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Nurture Your Body, Nurture Your Muse

by on July 14, 2014

AuthorAvatarAs a working author, sitting is an unfortunate by-product of the profession.  When I first began my writing career, I confess that I spent too much time at my desk, desperately typing, revising and editing, so much so that I ended up in the emergency room with a pinched nerve in my back. I’ve had three children and I have never experienced something so painful in my life. Even now, as I write about it, I cringe at the memory!

Needless to say, after recovering from that ordeal, I made definite changes to my writing routine.  By doing so, it has not only improved me physically, but also kicked up my mental processes, making writing that much easier. My muse is so much happier and she shows it by letting the ideas flow!

There are five things that I worked into my writing routine that helped me improve the way I work.

Please take these tips and mold them to your needs.  Good health is important and sometimes as authors, we begin behind the eight-ball because we sit for such a large portion of our day.

Without further ado, here they are:

  1. Drink plenty of water.  It’s easy to slurp down coffee and soda and juice while sitting at the computer.  The sugar and caffeine give us a quick rush of energy and keep us focused on the task at hand.  However, overloading on such drinks can cause a late day crash, jitters and dehydration.  I have acquired a cute little water bottle and fill it with ice water with a touch of lemon juice.  Mind you, I do not skip my morning coffee, and will go for a refill if the urge strikes me.  However, if I am going to have the coffee, I’ll make a conscious effort to finish the water bottle by noon, then go back for a refill. Sipping water also keeps me from snacking too much.  The addition of the lemon gives the boring water a spiffy taste and has the benefit of Vitamin C.
  2. Take a Break – Try not to become so focused on your writing that you don’t get up from the computer because you don’t want to “break the spell”.  Create a break schedule.  Set a timer for fifty, thirty or twenty minutes, then do nothing but an assigned task for that period of time.  Then, when the timer goes off, get up.  Walk around, check the mail,  do yoga stretches – anything but sit.  This gives your body a break from sitting in a fixed position and gets the blood flowing to your brain.  Don’t skip the break, as tempting as it may be to do so.
  3. Exercise – Yes, you’ve heard it many times before.  Your brain feeds on the oxygen-rich blood circulated by the heart. Before I sit down at the keyboard with my fragrant cup of coffee, I complete a brisk 15-20 minute walk that gets my blood pumping and my brain receptive for the muse.  During these walks, I am often able to work out any issues that I might be having in my story.  Getting away from the keyboard and out into the fresh air helps immensely.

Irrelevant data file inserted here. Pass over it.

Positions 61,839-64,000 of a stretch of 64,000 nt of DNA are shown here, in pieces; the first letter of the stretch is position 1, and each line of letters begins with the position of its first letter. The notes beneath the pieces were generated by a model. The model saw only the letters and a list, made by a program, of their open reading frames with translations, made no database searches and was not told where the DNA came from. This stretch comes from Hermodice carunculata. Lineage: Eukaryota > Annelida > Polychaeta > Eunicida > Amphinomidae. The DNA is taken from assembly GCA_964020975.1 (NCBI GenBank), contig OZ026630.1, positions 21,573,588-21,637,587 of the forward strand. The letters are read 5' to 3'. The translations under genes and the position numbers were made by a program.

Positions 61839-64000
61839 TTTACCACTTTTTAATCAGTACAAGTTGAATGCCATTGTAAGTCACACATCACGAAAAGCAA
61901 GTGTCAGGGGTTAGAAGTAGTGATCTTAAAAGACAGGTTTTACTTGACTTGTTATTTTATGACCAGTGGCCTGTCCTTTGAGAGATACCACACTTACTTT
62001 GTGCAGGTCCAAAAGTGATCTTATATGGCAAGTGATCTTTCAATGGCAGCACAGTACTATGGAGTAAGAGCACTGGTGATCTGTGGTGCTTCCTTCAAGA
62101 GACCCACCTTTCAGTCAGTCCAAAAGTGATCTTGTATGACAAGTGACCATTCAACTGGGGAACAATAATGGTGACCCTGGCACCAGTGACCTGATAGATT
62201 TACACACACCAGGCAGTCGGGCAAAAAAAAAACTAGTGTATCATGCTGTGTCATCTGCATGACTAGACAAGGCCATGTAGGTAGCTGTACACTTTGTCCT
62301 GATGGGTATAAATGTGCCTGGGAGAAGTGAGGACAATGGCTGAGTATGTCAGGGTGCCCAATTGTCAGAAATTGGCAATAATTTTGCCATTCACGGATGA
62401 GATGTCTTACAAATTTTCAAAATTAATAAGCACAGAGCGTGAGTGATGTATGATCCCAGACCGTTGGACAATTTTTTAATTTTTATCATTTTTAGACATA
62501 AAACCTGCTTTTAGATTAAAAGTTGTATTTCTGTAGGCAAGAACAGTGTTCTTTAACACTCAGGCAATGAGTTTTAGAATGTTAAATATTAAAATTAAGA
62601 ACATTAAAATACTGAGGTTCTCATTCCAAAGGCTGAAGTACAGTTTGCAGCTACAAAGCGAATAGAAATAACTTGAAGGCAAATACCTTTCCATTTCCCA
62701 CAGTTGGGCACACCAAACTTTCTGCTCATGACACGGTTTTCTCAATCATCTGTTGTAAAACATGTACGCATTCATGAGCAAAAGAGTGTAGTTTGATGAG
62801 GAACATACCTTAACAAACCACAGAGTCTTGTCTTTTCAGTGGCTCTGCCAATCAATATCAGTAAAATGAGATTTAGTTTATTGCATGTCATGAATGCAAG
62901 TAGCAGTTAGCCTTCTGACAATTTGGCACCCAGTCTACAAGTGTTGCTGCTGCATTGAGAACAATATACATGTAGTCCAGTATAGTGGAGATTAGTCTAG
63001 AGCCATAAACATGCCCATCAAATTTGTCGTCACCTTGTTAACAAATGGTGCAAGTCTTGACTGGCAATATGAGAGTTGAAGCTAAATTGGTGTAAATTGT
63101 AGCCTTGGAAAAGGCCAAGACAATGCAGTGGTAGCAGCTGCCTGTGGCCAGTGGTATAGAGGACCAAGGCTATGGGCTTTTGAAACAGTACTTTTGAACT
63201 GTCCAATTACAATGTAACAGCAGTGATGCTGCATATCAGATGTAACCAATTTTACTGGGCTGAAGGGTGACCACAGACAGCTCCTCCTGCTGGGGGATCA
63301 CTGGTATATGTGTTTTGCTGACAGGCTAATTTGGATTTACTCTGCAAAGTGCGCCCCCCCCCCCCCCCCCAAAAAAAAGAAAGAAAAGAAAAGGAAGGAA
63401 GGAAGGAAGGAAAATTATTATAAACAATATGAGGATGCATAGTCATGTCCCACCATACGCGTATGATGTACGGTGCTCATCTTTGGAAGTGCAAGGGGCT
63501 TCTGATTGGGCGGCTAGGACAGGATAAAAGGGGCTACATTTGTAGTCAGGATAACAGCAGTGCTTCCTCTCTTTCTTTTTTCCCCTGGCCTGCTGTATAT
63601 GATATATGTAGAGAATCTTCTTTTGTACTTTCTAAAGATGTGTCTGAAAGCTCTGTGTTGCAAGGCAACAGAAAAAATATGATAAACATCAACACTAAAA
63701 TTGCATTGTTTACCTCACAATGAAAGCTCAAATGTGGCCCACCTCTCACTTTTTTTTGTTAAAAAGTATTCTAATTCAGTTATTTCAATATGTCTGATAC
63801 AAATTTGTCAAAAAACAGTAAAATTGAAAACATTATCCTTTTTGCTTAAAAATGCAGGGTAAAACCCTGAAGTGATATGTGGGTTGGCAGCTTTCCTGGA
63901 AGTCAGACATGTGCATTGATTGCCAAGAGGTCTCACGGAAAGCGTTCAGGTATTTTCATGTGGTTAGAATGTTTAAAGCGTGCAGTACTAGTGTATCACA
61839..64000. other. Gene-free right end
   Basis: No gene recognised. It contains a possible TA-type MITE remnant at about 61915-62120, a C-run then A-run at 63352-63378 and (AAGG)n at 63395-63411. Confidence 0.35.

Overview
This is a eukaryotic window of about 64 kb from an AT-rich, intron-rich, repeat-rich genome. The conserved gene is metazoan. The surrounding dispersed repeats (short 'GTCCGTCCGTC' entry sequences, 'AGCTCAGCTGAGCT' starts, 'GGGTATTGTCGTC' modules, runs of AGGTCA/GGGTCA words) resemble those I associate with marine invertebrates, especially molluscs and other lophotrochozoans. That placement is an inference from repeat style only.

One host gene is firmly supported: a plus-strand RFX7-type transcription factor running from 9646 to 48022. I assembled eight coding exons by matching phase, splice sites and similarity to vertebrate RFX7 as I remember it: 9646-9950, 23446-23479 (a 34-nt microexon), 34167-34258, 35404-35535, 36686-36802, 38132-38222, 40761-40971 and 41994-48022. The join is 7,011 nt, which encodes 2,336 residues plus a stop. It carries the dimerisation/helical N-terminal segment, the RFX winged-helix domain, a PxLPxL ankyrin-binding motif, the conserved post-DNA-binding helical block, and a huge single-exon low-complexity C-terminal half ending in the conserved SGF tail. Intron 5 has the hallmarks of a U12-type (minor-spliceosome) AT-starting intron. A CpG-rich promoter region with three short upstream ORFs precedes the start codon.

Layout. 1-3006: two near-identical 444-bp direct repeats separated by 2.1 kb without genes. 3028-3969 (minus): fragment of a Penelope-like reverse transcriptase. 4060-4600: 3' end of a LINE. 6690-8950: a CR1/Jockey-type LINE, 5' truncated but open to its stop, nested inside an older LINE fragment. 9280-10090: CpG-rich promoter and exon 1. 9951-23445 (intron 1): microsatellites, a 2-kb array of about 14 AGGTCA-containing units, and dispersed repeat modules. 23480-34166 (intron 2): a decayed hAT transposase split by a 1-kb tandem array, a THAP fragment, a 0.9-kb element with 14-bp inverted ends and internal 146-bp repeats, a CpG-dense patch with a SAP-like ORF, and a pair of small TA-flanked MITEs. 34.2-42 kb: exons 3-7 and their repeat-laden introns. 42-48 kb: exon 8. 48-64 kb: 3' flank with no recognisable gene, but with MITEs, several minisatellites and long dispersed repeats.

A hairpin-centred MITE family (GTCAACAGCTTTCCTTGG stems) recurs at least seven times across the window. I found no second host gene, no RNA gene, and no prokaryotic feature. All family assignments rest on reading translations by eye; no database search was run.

I also enjoy yoga.  It’s calm, low-impact and I don’t have to get too dressed up for it!  When the weather is poor or I simply don’t feel like going outside, fifteen minutes of yoga poses can serve the same purpose.

  4. Get Enough Sleep – Most of us wouldn’t stay up half the night and try to function at the job on four or five hours of sleep, would we?  If you write full time like me, your writing is your job. Treat it like one.  Get enough rest the night before.  A full night’s sleep increases your mental sharpness, emotional balance and creativity.  Sitting in front of your computer screen bleary-eyed and fuzzy-headed can only lead to frustration and writer’s block.  An ounce of prevention is worth a pound of cure, for sure!!
  5. Pay attention to Posture – Nothing will fatigue you more than terrible posture.  We’ve all done it: shoulders hunched, wrists smashed against the laptop and feet in odd positions.  There’s no problem in doing it, the problem is staying that way.  Check your posture: are your shoulders back, feet flat on the floor and your wrists relaxed?  Hunching over can put a great strain on the neck, as well as the shoulders and forearms.  My weakness is that I lean to the right side, putting too much pressure on my right arm.  About fifteen minutes of that and I have to shake it back awake!  Stay cognizant of how you sit.


So there you have it, my magical formula for staying alert and healthy while pounding out the word count.  While I don’t always do every single thing on this list, I strive to ensure that I’m in the best mind frame possible when I sit down at the computer.  It’s not easy sticking to this routine, and I have been guilty of hunching over the computer for an hour straight. However, as long as that remains an anomaly and not a regular practice, I’m looking forward to many happy, healthy years as an author with a happy, healthy, giving muse and no more ER visits!


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